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These frosty November mornings are wonderful, the dogs are excited by the spring step cold crunch of the grass and our woods are full of ice cauled leaves that chime as they fall. On the old drovers’ road beside the house the leaf litter is deep for kicking and underneath the iron hard ground is pitted with fox track, badger tread and the scratches of squirrels. The dogs are in scent heaven when my daughter and I take them for their morning walk down to our woods.

My woods are a sharp triangle of folklore and myth caught between old walls and guarded by a grey menhir with a hole through it. This patch of land came with the old slate works we built the house on. A little leftover from an old title deed so we thought at the time. A crumpled corner of a piece of field cut away when the railway came through. But it isn’t. It was always thus, so it seems. On the old maps, from the time before the railway came, before they threw iron across the land, it was there. Complete and of itself. Alongside the drovers’ road. And I wonder, when I look at it, what was it? Why was it?

An oak tree in its midst, a writhe of old trees on its edges, a gateway now a gap, a trenched corner with raised platform under a tripping tangle of briars, hiding its truth.

what-emma-sees-01.jpeg.jpgEvery now and then we clear a section of blackthorn scrub to create sunlight clearings and we ponder it. Was there a smithy here? Was this a waypoint for the drovers’? The first stop after the slow first day on the road, with the cattle still lowing for their home fields whilst the leather booted pigs grunt in the grass.

I stand in the drovers’ road, looking down its clear straight avenue and beside me my patch of land hides its secrets and whispers to the old tales, the old worlds, before iron ruled the world.

I think I hear the ring of a smithy in the morning air, all bell like chime. Did they shoe the cattle here; meld the half-moon cws to their cloven hooves before they took the wider, harder road to the east, to the markets in the towns?

The Drover’s Roads of Pembrokeshire

Our drovers’ road is a remnant of an ancient network. Until the railways came in the late 19th century the drovers’ roads were active arteries, herding the cattle, sheep, geese and turkeys to markets in the major cities and as a sideline dealing in news, carrying money from relative to relative, ferrying legal documents and generally ensuring commerce on a large scale functioned across the land.

Cattle in their droves were shod with half-moon iron shoes to protect their hooves on the long journey whilst pigs on the move wore leather boots, and geese had their feet tarred to endure the miles.

The legendary Welsh Black cattle – the black gold from the Welsh hills – who have roamed this countryside since pre-Roman times, were a valuable part of the drovers’ trading and such an integral part of the Welsh economy that in 1799 one drover, David Jones, founded what came to be known as the Welsh Black Ox Bank. The Welsh Black Ox bank was bought up by Lloyds and the black horse that gallops across their advert replaced the Welsh Black Bull that the bank originally had on their notes. Maybe they should have kept the bull!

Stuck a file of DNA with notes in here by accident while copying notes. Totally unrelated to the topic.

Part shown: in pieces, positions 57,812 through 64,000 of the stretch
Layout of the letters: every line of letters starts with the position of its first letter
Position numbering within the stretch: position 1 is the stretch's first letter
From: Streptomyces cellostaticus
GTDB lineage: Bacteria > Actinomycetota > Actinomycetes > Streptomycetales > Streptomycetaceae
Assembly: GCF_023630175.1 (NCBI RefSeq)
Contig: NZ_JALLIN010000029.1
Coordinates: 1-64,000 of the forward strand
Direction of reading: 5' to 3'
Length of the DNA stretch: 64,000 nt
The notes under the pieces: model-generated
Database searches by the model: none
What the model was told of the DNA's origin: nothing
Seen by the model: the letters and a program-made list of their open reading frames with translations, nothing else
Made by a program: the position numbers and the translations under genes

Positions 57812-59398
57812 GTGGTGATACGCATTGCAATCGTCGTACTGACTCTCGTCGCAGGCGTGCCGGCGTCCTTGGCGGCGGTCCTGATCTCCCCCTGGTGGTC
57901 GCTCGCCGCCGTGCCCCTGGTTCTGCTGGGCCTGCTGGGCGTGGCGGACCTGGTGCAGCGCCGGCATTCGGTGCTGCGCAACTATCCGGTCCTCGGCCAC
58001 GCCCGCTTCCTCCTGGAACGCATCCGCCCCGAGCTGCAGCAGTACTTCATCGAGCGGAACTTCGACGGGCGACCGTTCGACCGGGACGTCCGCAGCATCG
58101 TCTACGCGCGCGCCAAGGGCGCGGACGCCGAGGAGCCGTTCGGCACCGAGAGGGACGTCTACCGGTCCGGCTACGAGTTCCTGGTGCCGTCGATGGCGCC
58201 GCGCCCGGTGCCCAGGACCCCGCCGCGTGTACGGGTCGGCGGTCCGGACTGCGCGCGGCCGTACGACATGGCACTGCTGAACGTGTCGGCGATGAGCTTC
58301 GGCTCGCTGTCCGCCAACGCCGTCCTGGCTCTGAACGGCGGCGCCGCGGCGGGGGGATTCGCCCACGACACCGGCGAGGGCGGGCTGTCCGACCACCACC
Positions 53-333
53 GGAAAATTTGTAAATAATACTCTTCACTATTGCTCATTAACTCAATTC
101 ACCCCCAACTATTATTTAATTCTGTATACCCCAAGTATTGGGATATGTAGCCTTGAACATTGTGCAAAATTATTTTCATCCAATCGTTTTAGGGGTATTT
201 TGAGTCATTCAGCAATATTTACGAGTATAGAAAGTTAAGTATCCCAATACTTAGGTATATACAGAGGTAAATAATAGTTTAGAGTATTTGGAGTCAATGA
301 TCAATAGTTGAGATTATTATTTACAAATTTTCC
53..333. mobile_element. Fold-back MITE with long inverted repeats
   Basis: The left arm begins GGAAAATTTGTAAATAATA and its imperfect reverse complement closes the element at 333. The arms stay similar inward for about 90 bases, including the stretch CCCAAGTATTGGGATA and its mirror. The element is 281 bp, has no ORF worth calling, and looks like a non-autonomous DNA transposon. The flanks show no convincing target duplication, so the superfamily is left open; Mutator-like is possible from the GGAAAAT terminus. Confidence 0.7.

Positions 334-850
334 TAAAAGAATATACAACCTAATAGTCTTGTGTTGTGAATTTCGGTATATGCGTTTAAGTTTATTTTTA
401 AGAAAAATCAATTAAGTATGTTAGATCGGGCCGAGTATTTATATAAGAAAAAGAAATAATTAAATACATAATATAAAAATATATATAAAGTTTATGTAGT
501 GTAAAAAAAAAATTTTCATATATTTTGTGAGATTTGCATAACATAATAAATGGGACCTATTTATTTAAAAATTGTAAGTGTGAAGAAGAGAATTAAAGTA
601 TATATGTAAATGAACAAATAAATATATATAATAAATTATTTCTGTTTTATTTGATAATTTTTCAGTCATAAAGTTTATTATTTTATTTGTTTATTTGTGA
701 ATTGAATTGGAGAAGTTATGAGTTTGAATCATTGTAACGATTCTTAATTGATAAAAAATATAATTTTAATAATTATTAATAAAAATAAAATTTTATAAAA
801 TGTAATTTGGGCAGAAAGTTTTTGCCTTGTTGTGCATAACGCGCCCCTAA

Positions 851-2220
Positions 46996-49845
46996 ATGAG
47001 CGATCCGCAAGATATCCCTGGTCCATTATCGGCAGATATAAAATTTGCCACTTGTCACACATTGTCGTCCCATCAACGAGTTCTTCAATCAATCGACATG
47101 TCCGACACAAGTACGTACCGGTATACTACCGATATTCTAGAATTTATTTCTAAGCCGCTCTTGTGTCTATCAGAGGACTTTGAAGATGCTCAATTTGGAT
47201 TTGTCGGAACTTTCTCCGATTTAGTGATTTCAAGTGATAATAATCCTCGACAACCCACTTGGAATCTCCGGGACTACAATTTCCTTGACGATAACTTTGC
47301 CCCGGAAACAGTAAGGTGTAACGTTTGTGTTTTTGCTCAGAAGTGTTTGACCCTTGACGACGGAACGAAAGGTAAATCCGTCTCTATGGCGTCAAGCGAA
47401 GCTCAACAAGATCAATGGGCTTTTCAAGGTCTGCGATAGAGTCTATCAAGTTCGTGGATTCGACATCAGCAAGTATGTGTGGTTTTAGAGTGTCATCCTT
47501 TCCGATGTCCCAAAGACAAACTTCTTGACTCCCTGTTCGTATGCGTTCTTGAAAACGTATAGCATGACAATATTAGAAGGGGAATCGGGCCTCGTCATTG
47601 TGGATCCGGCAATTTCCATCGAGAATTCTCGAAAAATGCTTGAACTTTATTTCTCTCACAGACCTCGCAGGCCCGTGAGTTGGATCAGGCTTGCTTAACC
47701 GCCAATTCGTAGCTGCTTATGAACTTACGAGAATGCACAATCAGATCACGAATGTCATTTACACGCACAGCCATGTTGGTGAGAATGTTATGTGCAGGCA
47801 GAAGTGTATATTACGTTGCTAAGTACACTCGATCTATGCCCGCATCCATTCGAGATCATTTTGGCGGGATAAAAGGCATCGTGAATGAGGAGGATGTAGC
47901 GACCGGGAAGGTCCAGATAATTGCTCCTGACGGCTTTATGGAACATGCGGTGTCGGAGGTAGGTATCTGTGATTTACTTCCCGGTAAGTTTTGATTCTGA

Lloyds Banking – tales-of-the-black-ox

Where the old roads run

lane1-01.jpegOur roads are old; the drovers followed the routes the romans cut and they followed the ways our Neolithic ancestors used, all the desire ways across the land. Our myths and legends are woven into the roads, old heroes pass on by. Arthur and his round table, questing for love or glory, women of flowers drifting in the summer green and queens on white horses, slipping between worlds in the search for a suitable king. In these short days after Samhein, when the low winter sun speeds the day and the nights are long and fearsome cold the legends come out to play on the old roads.

Down in the woods my dogs go hunting through the litter fall, every now and then they pause, freeze, scent the air for something I can’t sense. They are always alert here. Quivering with pause before the chase. Sensing a hunt going on just the other side of the now.

On winter nights when I take them out for their last walk they bark at nothing and in the clear cold sky Orion hunts the heavens and in the lane the ghosts of the drover’s sly clever dogs slink home alone and in the thinness of the icy night the Wild Hunt waits, maybe.

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sunrise from plumstone pembrokeshire

Plumstone sunrise – Winter walks in Pembrokeshire

plumstone mountain pembrokeshire in november

There is a supermoon aching in the sky, it makes the nights restless and full of strange dreams. As an antidote to the weird, and it has been a weird few weeks, we get up and get out early into the fresh Pembrokeshire air.